Members of An Garda Síochána now have access to the industrial relations machinery of the State, due to the enactment of the Industrial Relations (Amendment) Act 2019 on Saturday 1 February.
The act provides that Garda members will now have access, through their representative associations, to the services of the Workplace Relations Commission (WRC) and the Labour Court to resolve industrial relations disputes.
In parallel, new internal dispute-resolution mechanisms have been introduced in An Garda Síochána, including training and the appointment of specialist staff.
Justice minister Charlie Flanagan said: “Management of industrial relations in An Garda Síochána now comes under the direct remit of the Garda Commissioner.
“This is in keeping with the vision of the commissioner as the ‘true CEO’ of An Garda Síochána, as set out in the Report of the Commission on the Future of Policing and contained within its implementation plan, ‘A Policing Service for the Future’.”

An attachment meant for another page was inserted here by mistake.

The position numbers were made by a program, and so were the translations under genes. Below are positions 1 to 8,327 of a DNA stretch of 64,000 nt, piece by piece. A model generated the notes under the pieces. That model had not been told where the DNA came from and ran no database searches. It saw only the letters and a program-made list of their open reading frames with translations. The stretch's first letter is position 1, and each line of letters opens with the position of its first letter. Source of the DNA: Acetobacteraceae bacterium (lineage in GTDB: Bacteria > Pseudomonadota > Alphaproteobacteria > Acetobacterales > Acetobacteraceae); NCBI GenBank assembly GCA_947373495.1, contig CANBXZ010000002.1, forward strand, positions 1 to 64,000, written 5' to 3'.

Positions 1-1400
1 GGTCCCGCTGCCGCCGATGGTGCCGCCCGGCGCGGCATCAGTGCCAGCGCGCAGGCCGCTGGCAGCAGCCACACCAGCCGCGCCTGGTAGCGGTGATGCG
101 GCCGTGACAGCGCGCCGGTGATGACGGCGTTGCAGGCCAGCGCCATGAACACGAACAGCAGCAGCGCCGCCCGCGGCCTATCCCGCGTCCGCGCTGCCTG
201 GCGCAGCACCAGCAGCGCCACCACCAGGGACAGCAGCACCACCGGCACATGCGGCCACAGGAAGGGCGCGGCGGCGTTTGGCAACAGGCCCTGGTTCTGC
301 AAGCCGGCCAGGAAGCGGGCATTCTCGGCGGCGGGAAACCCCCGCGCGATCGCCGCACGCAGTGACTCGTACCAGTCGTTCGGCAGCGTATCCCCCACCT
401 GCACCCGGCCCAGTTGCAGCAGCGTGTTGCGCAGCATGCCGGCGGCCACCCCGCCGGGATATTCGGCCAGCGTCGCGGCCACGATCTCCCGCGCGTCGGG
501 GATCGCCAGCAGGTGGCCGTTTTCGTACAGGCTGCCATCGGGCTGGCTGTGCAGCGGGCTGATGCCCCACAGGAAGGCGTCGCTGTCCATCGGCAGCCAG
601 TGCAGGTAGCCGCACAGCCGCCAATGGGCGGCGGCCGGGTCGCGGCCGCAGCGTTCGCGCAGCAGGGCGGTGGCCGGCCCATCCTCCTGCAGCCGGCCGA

Business minister Heather Humphreys said that a clear and stable industrial relations environment in An Garda Síochána is in everyone’s interest.
The new arrangements have been established through the work of a number of stakeholders – the WRC, Garda management, the associations representing Garda members, and the inter-departmental working group on industrial relations structures for An Garda Síochána, chaired by John Murphy (former secretary general at the Department of Jobs, Enterprise and Innovation).
The act amends the Industrial Relations Act 1990 to include members of An Garda Síochána and the Garda Commissioner for a number of purposes.
Prior to commencement, agreed changes to internal Garda dispute-resolution mechanisms were also implemented.